The History of the concept of “Gender”

Recently the word gender has entered the Armenian vocabulary. Before that there was only ser (meaning sex). The physical bodies of males and females and social roles of men and women were discussed using this same term. The two concepts have now been separated for some important reasons, which this article will explore.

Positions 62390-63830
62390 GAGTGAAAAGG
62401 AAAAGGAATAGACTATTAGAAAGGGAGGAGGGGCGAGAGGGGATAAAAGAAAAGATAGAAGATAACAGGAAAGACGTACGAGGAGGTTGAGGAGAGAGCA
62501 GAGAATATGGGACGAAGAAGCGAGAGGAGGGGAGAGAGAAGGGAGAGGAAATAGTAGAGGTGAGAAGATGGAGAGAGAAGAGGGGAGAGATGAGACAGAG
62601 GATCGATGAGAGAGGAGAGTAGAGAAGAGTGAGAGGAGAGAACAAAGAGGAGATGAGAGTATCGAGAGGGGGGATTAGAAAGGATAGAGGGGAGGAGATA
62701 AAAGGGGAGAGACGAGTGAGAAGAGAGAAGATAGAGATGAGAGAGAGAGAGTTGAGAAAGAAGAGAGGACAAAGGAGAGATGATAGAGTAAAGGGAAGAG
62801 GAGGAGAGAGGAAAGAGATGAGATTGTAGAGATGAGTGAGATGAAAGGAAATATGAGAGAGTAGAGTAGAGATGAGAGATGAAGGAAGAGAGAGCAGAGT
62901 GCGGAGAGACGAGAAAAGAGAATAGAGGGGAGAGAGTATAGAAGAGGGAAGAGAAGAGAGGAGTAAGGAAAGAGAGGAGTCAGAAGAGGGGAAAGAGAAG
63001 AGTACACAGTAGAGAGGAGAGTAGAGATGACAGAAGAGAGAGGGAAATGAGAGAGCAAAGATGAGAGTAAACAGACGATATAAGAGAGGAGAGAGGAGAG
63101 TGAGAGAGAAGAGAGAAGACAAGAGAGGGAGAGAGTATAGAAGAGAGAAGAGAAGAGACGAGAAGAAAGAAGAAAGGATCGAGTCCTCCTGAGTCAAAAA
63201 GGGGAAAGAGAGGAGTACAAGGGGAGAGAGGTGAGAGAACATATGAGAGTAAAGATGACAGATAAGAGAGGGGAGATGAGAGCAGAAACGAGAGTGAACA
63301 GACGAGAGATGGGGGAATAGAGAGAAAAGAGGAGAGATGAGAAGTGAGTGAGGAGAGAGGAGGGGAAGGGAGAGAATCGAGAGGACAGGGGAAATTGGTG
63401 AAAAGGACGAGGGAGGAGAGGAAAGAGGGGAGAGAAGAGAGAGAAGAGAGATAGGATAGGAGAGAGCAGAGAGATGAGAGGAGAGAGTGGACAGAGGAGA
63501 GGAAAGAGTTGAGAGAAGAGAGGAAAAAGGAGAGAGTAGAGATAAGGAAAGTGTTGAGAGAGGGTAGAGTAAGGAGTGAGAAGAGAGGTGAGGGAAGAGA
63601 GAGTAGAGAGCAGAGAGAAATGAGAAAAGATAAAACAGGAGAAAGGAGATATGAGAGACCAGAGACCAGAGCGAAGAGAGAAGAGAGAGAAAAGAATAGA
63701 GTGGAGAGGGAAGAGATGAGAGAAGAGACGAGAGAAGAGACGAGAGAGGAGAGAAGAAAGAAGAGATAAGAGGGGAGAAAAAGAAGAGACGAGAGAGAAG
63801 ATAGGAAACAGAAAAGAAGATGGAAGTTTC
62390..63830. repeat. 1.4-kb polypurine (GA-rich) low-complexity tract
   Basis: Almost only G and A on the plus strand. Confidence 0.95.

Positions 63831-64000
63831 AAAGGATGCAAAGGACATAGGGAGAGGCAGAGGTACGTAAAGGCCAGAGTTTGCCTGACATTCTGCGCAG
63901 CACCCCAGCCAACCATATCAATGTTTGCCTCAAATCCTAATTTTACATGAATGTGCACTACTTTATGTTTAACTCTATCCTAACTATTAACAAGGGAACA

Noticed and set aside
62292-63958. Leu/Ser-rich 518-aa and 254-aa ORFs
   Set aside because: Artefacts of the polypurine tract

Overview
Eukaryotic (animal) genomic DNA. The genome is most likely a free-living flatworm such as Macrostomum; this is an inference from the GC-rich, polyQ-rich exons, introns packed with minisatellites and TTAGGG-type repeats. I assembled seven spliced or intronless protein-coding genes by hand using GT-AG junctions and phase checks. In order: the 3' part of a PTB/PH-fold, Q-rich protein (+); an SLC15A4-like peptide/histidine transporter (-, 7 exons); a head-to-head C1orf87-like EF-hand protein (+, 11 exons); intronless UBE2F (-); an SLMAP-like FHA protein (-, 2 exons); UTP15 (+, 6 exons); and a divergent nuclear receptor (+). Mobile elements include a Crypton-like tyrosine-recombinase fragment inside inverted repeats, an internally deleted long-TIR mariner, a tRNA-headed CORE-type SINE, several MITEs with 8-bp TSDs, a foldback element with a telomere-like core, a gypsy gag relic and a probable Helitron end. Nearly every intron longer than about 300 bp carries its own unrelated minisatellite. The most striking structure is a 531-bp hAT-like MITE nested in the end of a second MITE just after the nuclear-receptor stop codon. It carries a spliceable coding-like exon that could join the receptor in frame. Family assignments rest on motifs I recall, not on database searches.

Until about the last quarter of the 20th century – there was no language with which scholars or activists could discuss how sex differences played social roles. “Sex” was not enough to describe the many ways in which human beings express their behavior in culture, their social environment, and personally. That is to say, “male” and “female,” became questionable terms and ways of understanding difference for those who wanted to talk about the ways in which cultural norms or traditions are created and how they can change. One’s physical body, after all, cannot explain how they live and are expected to live such different lives. For these reasons, the concept of “gender” is now used to describe the ways in which “men” and “women” are categories created by society in order to separate what men and women are supposed to do, how they are supposed to behave, and what value is given to each.